Insight #3 - We can personalize our prayers specific to our own needs and how we typically phrase our words.  

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"Our Father which art in heaven" - Matt. 6:9 

Tradition is that Jesus gave this sermon in the Aramaic language.3  This means that when He said "father" he actually said "abba."  While unusual, using the intimate name for Father would not have been unheard of.4 

According to sources such as Dead Sea Scroll literature, apocryphal and apocalyptic literature, and the Mishna and Targumim, the Jewish prayers addressed God as LORD, LORD God, Lord of the Universe, etc.  Jews commonly used the words adonai (Hebrew), mar (Aramaic), and kyrios (Greek) all meaning the word Lord.  

Abba is usually translated to mean something more personal like Dad or Daddy.5 But it was used formally as well.  The Aramaic phrase, abba mari, meant "father my lord."4 

So what was Jesus trying to teach by using the word "abba" instead of "mar?"  

Here's what I think.  In the Old Testament, God is represented as the Father to all of Israel.  They are called the children of Israel as a collective whole.6 Christ is trying to teach them that God is not just the Father of the everyone collectively; He is the Father to everyone individually.  Everyone has a child-father relationship with God.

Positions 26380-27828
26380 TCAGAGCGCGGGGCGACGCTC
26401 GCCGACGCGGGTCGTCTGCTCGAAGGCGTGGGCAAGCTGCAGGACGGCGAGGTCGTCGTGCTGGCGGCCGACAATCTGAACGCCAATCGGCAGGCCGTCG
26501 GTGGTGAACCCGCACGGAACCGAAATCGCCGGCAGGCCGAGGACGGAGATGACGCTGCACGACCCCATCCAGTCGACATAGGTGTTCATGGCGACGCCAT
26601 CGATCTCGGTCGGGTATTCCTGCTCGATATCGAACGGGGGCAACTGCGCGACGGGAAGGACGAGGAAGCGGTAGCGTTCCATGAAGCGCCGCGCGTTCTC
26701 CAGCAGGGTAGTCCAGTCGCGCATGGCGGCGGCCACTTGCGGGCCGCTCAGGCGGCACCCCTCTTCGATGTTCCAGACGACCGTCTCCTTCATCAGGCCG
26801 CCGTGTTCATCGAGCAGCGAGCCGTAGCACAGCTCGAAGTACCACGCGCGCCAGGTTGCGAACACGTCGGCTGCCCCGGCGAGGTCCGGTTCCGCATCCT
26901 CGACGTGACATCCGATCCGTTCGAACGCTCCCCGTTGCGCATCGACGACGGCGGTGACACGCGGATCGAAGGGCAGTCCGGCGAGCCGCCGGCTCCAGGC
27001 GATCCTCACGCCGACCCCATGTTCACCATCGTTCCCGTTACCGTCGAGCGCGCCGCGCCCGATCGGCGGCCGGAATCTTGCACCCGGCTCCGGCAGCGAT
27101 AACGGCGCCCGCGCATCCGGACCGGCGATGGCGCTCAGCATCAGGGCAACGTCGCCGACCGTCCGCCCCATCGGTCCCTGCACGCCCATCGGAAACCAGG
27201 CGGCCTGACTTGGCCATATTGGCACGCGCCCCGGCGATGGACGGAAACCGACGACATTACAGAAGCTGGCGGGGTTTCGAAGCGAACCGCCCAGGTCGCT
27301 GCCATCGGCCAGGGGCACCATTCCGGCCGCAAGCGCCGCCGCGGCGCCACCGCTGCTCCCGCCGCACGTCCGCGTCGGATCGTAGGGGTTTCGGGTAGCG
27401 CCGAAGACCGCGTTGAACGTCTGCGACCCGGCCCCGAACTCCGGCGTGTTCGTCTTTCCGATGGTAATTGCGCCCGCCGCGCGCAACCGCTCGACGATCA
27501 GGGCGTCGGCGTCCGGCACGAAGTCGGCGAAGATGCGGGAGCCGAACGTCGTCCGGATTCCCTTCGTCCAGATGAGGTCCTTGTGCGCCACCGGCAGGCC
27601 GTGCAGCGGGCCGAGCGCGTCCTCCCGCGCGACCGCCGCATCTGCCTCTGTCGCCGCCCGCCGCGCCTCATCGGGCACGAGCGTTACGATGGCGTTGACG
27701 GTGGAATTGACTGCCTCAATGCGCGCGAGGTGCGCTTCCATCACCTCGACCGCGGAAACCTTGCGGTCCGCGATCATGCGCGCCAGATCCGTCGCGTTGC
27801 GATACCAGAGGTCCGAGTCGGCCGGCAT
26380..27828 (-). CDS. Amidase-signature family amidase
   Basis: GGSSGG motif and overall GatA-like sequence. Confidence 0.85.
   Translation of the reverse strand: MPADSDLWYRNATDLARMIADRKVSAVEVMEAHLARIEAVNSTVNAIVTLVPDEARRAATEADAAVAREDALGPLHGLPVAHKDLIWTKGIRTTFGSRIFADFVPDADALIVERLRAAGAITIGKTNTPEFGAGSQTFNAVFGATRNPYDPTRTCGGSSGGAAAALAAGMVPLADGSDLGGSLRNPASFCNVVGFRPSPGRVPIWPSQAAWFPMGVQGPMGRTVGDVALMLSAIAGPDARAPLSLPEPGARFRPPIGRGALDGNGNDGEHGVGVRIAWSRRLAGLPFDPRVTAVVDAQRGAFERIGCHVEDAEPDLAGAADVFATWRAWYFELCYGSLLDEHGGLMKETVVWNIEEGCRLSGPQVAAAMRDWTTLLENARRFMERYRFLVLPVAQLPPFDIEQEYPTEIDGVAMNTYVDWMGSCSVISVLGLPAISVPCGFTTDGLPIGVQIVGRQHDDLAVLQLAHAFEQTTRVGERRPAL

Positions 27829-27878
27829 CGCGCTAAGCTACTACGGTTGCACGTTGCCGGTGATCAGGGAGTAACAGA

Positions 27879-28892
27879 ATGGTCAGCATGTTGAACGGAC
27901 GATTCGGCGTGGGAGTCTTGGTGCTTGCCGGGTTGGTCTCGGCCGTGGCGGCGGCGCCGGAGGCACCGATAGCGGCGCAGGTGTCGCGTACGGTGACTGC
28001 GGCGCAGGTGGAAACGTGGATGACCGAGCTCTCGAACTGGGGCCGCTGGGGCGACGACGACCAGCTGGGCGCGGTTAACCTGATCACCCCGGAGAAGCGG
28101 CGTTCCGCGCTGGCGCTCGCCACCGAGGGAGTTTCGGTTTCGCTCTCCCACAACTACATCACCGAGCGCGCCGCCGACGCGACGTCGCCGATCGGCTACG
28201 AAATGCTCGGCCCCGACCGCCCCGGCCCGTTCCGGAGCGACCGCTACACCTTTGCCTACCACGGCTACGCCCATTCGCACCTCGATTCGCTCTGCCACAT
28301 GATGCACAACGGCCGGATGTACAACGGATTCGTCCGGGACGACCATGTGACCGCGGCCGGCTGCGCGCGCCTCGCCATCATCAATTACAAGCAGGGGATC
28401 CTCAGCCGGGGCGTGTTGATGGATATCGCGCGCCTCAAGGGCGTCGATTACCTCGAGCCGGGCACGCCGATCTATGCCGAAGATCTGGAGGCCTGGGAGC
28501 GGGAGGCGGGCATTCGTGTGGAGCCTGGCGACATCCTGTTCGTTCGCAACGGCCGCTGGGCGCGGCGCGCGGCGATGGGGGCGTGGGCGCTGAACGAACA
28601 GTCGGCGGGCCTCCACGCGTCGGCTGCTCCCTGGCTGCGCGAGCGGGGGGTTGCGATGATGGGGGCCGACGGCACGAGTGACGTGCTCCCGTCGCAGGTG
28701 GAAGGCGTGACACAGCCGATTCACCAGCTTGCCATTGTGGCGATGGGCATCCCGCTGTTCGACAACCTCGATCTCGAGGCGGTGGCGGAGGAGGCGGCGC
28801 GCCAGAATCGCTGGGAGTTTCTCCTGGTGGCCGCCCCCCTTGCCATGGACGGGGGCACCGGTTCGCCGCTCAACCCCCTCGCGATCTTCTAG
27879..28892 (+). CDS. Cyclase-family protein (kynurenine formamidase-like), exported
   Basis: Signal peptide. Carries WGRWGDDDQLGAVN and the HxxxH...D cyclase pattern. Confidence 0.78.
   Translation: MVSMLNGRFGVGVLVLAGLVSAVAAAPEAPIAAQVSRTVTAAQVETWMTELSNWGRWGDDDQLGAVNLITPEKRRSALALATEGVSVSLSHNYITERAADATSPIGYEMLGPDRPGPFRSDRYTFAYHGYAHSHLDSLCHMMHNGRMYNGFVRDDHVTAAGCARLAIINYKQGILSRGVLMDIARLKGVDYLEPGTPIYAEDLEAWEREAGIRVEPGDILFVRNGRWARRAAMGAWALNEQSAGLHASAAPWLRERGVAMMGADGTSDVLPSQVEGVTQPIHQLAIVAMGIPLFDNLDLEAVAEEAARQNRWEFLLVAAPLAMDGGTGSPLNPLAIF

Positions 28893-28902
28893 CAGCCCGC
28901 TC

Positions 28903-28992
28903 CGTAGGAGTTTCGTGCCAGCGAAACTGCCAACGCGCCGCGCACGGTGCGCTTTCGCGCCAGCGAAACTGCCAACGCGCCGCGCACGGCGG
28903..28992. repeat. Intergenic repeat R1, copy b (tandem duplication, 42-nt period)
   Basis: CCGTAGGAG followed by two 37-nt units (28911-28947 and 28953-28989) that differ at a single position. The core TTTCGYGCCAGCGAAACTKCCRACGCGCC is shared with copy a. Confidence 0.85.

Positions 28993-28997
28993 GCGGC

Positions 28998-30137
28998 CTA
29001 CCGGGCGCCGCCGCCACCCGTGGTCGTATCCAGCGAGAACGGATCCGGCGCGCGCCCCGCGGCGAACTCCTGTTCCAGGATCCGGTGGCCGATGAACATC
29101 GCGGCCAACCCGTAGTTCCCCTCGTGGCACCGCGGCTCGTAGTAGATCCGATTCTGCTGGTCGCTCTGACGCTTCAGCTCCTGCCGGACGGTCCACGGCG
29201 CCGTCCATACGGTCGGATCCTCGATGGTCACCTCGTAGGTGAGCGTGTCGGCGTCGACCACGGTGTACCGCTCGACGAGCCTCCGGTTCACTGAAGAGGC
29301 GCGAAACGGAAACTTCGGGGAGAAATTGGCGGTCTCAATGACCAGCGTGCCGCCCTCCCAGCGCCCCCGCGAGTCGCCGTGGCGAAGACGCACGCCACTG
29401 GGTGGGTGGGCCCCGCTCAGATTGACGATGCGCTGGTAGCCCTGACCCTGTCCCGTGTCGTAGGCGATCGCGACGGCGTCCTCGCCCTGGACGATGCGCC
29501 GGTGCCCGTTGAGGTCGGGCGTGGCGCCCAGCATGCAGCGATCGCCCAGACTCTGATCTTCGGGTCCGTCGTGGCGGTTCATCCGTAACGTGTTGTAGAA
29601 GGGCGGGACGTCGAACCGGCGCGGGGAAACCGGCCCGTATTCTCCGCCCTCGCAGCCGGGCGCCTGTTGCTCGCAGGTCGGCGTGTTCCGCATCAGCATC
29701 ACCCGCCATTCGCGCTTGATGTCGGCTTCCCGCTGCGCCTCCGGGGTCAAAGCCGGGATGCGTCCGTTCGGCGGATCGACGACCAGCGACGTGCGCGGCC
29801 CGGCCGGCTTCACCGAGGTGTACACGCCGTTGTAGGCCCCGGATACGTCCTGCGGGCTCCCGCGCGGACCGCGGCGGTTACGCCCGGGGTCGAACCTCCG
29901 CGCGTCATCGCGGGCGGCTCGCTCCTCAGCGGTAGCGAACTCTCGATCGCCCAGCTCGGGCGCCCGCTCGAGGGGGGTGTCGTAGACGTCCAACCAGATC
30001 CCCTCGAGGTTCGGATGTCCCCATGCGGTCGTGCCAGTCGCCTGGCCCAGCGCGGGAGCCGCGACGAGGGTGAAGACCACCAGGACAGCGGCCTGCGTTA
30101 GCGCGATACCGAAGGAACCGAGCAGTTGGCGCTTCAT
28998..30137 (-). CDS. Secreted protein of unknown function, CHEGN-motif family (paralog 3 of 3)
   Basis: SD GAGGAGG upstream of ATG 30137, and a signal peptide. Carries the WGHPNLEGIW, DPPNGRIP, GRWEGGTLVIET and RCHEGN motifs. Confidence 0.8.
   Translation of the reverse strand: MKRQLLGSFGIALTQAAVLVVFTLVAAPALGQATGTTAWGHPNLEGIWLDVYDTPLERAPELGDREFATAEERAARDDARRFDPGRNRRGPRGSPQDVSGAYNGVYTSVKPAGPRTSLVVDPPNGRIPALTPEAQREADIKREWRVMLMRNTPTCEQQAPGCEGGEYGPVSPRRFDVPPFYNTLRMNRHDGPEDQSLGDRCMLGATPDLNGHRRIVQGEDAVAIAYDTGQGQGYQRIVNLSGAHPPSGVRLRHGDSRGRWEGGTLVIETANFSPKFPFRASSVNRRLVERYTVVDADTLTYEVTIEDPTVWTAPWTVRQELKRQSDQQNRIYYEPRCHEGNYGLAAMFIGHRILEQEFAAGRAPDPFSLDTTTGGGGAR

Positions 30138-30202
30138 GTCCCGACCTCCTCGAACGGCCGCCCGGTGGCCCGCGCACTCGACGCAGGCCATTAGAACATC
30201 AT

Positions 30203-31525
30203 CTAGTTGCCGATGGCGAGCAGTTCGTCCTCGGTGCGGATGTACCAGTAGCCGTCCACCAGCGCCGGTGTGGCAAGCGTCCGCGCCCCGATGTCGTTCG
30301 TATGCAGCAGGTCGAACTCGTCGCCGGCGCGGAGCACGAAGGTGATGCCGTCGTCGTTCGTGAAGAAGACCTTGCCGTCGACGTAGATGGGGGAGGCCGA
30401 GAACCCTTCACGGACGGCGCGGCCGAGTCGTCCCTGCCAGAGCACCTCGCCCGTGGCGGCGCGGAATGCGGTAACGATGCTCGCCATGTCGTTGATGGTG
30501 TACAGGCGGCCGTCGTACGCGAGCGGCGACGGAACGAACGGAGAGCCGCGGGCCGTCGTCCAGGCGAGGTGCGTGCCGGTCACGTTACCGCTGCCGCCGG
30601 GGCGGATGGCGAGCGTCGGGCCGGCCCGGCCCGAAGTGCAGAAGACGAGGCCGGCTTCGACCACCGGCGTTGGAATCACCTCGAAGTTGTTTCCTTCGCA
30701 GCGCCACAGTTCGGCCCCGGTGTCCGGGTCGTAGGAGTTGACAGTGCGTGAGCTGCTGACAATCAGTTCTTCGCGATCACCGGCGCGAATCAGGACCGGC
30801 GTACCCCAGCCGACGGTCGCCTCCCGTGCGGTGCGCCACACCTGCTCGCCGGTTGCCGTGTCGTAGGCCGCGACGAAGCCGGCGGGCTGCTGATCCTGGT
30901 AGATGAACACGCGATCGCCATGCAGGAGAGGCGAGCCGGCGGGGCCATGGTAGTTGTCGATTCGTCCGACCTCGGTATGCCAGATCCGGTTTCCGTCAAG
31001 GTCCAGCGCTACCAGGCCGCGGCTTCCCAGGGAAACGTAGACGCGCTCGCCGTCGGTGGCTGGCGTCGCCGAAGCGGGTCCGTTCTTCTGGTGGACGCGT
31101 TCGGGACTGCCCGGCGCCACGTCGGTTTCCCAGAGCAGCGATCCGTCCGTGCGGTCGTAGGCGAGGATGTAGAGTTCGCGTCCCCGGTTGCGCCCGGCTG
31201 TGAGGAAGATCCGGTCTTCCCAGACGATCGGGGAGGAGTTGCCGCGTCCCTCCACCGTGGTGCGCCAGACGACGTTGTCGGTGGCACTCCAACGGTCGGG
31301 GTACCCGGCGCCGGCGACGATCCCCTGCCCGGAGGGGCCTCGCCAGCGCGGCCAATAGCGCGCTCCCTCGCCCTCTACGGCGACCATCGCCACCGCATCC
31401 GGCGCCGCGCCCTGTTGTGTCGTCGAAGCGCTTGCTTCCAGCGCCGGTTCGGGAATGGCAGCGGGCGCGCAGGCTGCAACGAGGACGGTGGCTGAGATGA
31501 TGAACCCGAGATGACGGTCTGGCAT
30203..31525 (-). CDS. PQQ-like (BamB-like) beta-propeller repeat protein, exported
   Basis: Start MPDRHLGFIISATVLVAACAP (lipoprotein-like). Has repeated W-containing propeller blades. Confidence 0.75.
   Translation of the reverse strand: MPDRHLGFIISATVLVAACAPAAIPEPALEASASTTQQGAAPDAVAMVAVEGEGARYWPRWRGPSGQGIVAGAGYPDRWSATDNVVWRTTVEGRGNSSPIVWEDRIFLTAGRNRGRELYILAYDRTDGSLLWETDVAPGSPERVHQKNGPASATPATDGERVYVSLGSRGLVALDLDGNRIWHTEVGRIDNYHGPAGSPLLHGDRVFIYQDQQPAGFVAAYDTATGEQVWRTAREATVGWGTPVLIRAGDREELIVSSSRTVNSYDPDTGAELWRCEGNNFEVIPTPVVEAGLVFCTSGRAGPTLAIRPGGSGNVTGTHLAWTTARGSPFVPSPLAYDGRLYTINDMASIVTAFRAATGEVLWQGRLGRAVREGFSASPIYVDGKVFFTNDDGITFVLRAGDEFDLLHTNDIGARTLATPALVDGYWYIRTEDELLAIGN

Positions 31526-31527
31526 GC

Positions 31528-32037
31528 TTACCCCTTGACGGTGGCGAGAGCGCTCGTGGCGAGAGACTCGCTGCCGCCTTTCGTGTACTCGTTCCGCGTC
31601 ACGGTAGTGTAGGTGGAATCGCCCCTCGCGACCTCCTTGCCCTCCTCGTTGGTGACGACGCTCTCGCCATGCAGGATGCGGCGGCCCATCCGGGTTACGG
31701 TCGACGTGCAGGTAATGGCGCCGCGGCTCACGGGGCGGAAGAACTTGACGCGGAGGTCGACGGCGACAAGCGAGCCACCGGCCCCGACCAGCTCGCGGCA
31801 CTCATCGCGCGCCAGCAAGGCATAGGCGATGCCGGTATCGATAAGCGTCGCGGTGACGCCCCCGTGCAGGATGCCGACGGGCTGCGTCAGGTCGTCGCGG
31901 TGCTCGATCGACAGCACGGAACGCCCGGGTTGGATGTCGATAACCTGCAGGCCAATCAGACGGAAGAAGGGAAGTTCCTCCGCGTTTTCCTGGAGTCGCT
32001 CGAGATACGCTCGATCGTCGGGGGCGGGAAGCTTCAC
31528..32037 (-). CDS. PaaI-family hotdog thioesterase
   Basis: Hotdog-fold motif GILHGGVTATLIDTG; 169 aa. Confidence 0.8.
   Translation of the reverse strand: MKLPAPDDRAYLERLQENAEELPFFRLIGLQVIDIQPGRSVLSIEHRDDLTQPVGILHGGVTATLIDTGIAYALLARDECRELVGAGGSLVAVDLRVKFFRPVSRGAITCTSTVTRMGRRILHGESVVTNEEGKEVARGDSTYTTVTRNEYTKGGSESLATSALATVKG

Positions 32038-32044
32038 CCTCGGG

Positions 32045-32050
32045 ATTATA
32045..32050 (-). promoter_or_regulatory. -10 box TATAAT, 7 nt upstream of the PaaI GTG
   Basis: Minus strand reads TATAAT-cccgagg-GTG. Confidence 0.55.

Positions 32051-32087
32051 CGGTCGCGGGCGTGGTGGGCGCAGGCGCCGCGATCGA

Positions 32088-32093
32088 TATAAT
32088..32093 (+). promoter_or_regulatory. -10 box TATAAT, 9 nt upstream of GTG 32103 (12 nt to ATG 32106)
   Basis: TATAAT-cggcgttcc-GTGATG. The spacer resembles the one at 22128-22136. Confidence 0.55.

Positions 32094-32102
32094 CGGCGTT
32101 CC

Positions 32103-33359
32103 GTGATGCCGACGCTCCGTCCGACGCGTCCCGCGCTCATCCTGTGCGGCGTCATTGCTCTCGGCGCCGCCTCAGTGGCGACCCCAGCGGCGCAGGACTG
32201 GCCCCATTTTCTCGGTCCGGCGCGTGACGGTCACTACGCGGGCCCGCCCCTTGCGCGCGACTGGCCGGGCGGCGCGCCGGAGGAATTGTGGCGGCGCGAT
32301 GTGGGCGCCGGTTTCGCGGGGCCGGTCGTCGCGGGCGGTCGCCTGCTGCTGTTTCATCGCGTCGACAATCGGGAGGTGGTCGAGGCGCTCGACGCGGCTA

Insight #4 - We are literally Heavenly Father's child.  We can develop a personal and individual relationship with Him through prayer. 

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 "Hallowed be thy name" - Matt. 6:9 

The usage of the word "Lord" was not reserved just for God.  The Jews also used it to refer to rabbis, judges, and kings.4 His name is distinguished as being hallowed or holy.  The Kaddish (Jewish prayer) says "yitkadash shemeh rabbah" which means sanctified be His great name. First his name signifies his majesty and then holiness is recognized as his essential attribute.7

What does it mean for God's name to be holy?  This part of the prayer is not asking the Father that His name become holy, but rather that it be seen as holy. We are not asking Him to prove that He is holy, but rather we trying to prove that we recognize His holiness.2